It’s tough to measure the intelligence of a dog. Some breeds can herd sheep better than humans, whilst others have a knack for problem-solving. Some can sense how you’re feeling, and others learn commands almost instinctively after a few rounds of training. It’s really important to know what defines a smart dog.
This may come as a shock to you, but most people generally do not want an intelligent dog. It’s rather strange, but as it turns out, smarter dogs are generally harder to train. Intelligent dogs require more stimulation than regular dogs. They learn quickly and in turn, get bored quickly as well.
It is encouraged to have at least three training sessions a week to recap what they’ve learnt and to teach them new tricks. Taking them on daily walks is a must, and they can tell when you’re not putting your heart into playtime. An activity, which, of course, would definitely help you lead a healthier and happier lifestyle with all that sweating!
Smart dogs can also tell if you’re faking it. So, being honest and forming a close intimate bond with them is essential to maintain mutual trust and respect. Depending on the kind of person you are and what sort of dog you’re looking for to fit into your daily life, these dogs might not be the ones for you. However, if you love a challenge and having a purpose, they can be the best of friends! Here is a countdown of some of the most intelligent dogs out there:
Most people picture these dogs as massive units of muscle - and only muscle, but don’t let these guard dogs fool you! Rottweilers historically began working as cattle drovers. This is why till today, they have retained their sharp minds to overcome obstacles and follow orders. They are also very proud dogs and may not take training too seriously, but once you commit proper time to get to know your dog, they become one of the most loyal and friendly dogs out there.
Australian Cattle Dog
Next up on the list happens to be an Aussie! The name says it all as these dogs were bred to herd cattle on large and extensive farmlands. However, these days they are better known as fantastic companion dogs. Just take note as an owner though, that they will require an ample amount of space to run and perhaps a task or two to keep them occupied throughout the day, particularly when left alone.
Labradors and Golden Retrievers
Labradors and Golden Retrievers are some of Australia’s most popular dog breeds. It’s no surprise since they are insanely smart! They have a calm and gentle demeanour which makes for them often being used as therapy dogs or guide dogs. The training process to be a service dog can require a lot of effort, but most Labradors learn household commands with little issue at all.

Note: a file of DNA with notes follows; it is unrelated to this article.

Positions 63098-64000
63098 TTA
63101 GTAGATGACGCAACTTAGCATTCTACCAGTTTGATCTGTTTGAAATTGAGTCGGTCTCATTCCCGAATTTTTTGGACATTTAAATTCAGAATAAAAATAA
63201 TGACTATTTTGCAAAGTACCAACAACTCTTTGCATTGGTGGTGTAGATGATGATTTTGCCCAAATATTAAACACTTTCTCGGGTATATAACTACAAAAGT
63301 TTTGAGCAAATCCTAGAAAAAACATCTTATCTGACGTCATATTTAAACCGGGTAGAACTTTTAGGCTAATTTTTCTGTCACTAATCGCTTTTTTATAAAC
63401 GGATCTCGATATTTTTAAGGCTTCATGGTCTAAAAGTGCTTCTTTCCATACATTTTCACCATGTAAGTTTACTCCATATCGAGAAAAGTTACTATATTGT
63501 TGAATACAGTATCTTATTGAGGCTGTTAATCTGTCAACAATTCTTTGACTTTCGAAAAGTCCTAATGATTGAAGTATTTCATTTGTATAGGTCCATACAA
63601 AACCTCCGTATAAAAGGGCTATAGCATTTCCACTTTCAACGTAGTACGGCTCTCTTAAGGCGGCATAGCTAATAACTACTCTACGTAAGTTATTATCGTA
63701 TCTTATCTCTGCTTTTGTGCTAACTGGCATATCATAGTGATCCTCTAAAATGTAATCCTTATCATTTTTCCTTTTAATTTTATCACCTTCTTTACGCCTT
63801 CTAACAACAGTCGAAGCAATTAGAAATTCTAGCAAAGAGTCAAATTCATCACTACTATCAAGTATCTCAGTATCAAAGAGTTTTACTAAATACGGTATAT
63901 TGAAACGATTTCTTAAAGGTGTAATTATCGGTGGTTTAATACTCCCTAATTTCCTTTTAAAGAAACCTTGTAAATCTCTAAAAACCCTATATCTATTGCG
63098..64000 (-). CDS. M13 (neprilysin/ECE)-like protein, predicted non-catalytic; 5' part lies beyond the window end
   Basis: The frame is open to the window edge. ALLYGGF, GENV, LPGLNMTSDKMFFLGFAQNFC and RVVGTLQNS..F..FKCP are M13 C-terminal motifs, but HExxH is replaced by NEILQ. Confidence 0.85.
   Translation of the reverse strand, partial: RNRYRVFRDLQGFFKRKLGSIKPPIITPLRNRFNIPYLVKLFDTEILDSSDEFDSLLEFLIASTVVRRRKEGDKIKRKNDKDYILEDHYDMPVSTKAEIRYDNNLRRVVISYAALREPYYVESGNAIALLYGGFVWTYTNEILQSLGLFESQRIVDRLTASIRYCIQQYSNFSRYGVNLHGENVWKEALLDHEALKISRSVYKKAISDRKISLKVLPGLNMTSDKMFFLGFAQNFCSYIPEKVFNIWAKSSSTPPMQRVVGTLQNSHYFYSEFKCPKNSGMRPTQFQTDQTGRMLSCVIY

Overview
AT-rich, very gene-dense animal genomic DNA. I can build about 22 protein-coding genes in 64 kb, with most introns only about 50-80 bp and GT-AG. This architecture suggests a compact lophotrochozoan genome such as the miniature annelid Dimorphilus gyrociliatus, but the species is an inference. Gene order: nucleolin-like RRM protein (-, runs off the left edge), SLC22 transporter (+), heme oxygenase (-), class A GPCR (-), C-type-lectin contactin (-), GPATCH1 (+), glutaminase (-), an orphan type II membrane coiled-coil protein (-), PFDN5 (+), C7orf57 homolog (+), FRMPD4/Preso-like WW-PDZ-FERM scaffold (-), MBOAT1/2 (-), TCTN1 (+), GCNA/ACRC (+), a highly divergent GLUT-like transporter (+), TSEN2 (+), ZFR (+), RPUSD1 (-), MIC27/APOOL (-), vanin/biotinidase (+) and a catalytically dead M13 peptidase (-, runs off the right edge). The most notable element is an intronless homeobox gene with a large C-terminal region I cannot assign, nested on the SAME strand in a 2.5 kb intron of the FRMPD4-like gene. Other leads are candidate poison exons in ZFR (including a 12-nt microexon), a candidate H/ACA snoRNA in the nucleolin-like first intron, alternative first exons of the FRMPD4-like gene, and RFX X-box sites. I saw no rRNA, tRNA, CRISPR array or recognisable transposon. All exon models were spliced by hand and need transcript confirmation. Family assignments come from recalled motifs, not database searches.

Note: Their eyes are ALWAYS bigger than their stomachs, so remember always to portion their food for each meal and be cautious of overfeeding them throughout the day!
If you have ever seen a Poodle in the park, their appearance on the list may come as a bit of a surprise. Historically, Poodles were bred to retrieve water game, such as ducks and are really some of the most impressive water retrievers amongst canines. However, these days, prized Poodles can be found in obedience competitions more than hunting grounds. A nice bonus with these dogs is that they don’t shed fur - which means less vacuuming for you!
As far as personalities go, the Australian Kelpie is probably the cheekiest of them all! A true reflection of its Australian roots as it also has a fantastic sense of humour. As working dogs, they are versatile, alert, able to learn a vast amount but are also independent thinkers. They have exceptionally high IQ levels and, if left to their own devices, they can get into a whole lot of mischief.
“Kelpies love receiving lots of tender loving care and become restless when there is a lack of attention.”
Keep a Kelpie engaged and occupied through plenty of exercise, and they’ll thrive. They love receiving lots of tender loving care and become restless when there is a lack of attention. They are also known as ‘velcro’ dogs and stick to their humans wherever they go, be it lounging around or going for a run. Kelpies can be shy with strangers which makes them good watchdogs.
Ask anyone who has ever met, owned or cared for a Border Collie and it would come as no surprise that they are often ranked number one on dog intelligence lists. In 2010, a Border Collie named Chaser showed how smart they could be by proving that she could not only distinguish nouns and categories but also understand over 1000 nouns in her lifetime. This made her officially the smartest dog in the world. They never fall short of a gold medal in obedience competitions, and you can expect a Border Collie to learn a command in less than five repetitions. They really are one of the most impressive dogs out there.
If your dog is too smart for their own good, or you simply need some additional help training them, a quality, well-calibrated dog training e-collar is an excellent and safe tool. Dog Gear offers trusted electronic dog training collars, utilising warning tones to prompt your pup safely. With free Australian shipping and same-day dispatch, our products will be with you fast. Follow us on Facebook for the latest advice, updates and dog training tips.